Eli Waxman

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We show that γ-ray burst (GRB) afterglow observations strongly suggest, within the fireball model framework, that radiating electrons are shock accelerated to a power-law energy distribution, dn e /dγ e ∝ γ −p e , with universal index p ≈ 2.2, and that the fraction of shock energy carried by electrons, ξ e , is universal and close to equipartition, ξ e ∼(More)
We argue that the observed correlation between the radio luminosity and the X-ray luminosity in radio emitting galaxy clusters implies that the radio emission is due to secondary electrons that are produced by p-p interactions and lose their energy by emitting synchrotron radiation in a strong magnetic field, B > (8πaT 4 CMB) 1/2 ≃ 3 µG. We construct a(More)
We calculate the TeV-PeV neutrino fluxes of gamma-ray bursts associated with supernovae, based on the observed association between GRB 030329 and supernova SN 2003dh. The neutrino spectral flux distributions can test for possible delays between the supernova and the gamma-ray burst events down to much shorter timescales than what can be resolved with(More)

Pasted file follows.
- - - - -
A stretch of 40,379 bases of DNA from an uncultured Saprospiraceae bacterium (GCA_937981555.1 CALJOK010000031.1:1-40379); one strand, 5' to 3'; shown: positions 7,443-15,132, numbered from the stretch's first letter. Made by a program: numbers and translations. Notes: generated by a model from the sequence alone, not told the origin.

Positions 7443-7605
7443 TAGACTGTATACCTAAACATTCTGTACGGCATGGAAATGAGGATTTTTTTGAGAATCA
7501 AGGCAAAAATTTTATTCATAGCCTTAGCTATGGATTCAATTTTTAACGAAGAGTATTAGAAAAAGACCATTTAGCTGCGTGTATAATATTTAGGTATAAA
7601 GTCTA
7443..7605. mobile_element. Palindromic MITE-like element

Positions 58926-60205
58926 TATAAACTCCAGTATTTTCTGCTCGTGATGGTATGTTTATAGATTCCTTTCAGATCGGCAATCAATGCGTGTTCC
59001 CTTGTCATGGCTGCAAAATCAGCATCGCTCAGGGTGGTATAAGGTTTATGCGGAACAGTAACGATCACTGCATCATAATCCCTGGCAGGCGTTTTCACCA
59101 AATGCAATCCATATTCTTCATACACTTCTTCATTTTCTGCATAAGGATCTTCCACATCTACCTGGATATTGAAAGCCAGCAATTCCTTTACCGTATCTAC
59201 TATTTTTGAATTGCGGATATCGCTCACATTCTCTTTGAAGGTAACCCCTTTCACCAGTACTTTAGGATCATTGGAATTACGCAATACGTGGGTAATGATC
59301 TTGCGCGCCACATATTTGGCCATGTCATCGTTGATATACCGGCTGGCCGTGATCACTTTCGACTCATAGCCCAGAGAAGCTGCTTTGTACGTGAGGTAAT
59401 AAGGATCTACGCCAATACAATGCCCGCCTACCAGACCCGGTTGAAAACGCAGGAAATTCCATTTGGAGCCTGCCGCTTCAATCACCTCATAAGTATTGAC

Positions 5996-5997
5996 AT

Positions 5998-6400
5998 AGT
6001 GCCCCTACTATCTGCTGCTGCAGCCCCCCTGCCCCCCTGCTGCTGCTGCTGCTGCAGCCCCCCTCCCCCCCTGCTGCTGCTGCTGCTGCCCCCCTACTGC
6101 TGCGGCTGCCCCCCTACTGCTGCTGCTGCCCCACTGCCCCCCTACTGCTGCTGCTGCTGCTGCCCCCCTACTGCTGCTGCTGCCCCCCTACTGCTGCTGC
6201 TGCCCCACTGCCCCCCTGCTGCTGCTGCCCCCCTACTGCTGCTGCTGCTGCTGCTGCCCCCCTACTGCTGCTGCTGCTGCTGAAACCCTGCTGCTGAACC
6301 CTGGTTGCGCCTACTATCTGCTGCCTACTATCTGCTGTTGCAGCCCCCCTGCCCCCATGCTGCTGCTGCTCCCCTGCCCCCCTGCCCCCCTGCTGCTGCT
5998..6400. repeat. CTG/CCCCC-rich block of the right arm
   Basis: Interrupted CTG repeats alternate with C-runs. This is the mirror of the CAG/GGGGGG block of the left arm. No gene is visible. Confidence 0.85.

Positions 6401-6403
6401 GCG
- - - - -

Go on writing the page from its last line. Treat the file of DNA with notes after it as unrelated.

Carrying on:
Structure formation in the intergalactic medium (IGM) produces large-scale, collisionless shock waves, where electrons can be accelerated to highly relativistic energies. Such electrons can Compton scatter cosmic microwave background photons up to γ-ray energies. We study the radiation emitted in this process using a hydrodynamic cosmological simulation of(More)
We present a simple analytic model for the various contributions to the non-thermal emission from shell type SNRs, and show that this model's results reproduce well the results of previous detailed calculations. We show that the ≥ 1 TeV gamma ray emission from the shell type SNRs RX J1713.7-3946 and RX J0852.0-4622 is dominated by inverse-Compton scattering(More)
A pedagogical derivation is presented of the " fireball " model of γ-ray bursts, according to which the observable effects are due to the dissipation of the kinetic energy of a relativistically expanding wind, a " fireball. " The main open questions are emphasized, and key afterglow observations, that provide support for this model, are briefly discussed.(More)
We analyze the anisotropy signature expected if the high energy (above 10 19 eV) cosmic ray (CR) sources are extra-Galactic and trace the distribution of luminous matter on large scales. We investigate the dependence of the anisotropy on both the relative bias between the CR sources and the galaxy distribution and on the (unknown) intrinsic CR source(More)